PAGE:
Houston Methodist. Leading Medicine

Shoulder FAQ

Question:

My 33-year old daughter just emailed me that she has thoracic outlet syndrome. She may have to give up her wallpaper business. Is there any way to cure this problem?

Answer:

Thoracic outlet syndrome (TOS) involves the neurovascular bundle of the neck and arms. Specifically, there is the brachial plexus (group of nerves) and the blood vessels. Symptoms occur when there is pressure on either of these structures as they pass from the neck down the arms.

Symptoms include neck, arm, and hand pain. Many people are awakened at night with hand numbness and tingling. In the morning, their hands are stiff and swollen. The symptoms are often brought on or made worse by working with the arms overhead.

This occurs for several reasons. The upward rotation and outward motion of the shoulder blade causes the pectoralis minor muscle to clamp down on the subclavian artery and brachial plexus just under the collarbone where the collarbone and shoulder joint meet.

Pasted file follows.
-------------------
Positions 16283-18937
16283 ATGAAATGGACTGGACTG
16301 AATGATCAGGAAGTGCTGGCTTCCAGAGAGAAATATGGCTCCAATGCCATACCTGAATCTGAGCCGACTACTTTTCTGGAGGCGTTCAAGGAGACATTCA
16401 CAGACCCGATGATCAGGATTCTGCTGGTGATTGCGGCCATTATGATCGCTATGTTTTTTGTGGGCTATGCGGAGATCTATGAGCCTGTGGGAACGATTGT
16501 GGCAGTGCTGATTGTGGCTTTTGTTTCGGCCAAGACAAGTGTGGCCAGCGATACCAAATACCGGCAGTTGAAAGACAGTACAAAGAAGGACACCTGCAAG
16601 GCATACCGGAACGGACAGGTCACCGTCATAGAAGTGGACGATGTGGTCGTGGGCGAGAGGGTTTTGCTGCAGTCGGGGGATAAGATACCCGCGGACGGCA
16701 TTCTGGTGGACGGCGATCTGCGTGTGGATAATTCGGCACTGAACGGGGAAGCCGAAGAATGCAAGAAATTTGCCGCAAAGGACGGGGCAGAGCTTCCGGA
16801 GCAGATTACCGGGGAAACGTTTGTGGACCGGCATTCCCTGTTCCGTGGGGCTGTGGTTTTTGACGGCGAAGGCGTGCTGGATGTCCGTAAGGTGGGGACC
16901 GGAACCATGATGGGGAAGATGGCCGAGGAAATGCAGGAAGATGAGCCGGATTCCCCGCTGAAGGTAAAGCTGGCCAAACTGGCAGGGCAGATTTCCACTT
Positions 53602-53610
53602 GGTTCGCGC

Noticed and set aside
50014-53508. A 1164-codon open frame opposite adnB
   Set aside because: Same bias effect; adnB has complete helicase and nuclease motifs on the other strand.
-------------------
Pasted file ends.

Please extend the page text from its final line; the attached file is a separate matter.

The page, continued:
Sometimes there are congenital fibrous bands that also put pressure on the neurovascular bundle. Congenital means it's something you were born with. And in some people, there is an extra rib that can also apply pressure to these structures.

There is successful treatment possible for many patients. A physical therapist can help change the person's posture enough to take pressure off these areas. The therapist can help manually stretch the muscles and any fibrous bands that might be involved. And the patient can be taught specific stretching exercises to lengthen the muscles as they cross over critical structures.

In rare cases, surgery can be done to remove the extra rib or release the fibrous bands compressing the neurovascular bundle. Derya Demirbag, MD. The Relationship Between Magnetic Resonance Imaging Findings and Postural Maneuver and Physical Examination Tests in Patients with Thoracic Outlet Syndrome: Results of a Double-Blind, Controlled Study. In Archives of Physical Medicine and Rehabiliation. July 2007. Vol. 88. No. 7. Pp. 844-851.

*Disclaimer:* The information contained herein is compiled from a variety of sources. It may not be complete or timely. It does not cover all diseases, physical conditions, ailments or treatments. The information should NOT be used in place of visit with your healthcare provider, nor should you disregard the advice of your health care provider because of any information you read in this topic.
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